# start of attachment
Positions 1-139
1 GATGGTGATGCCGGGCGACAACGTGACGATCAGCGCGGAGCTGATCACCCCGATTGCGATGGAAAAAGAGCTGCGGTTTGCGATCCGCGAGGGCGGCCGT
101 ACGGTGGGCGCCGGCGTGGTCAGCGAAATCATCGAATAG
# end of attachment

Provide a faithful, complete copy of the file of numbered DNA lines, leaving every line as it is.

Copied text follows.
Positions 1-139
1 GATGGTGATGCCGGGCGACAACGTGACGATCAGCGCGGAGCTGATCACCCCGATTGCGATGGAAAAAGAGCTGCGGTTTGCGATCCGCGAGGGCGGCCGT
101 ACGGTGGGCGCCGGCGTGGTCAGCGAAATCATCGAATAG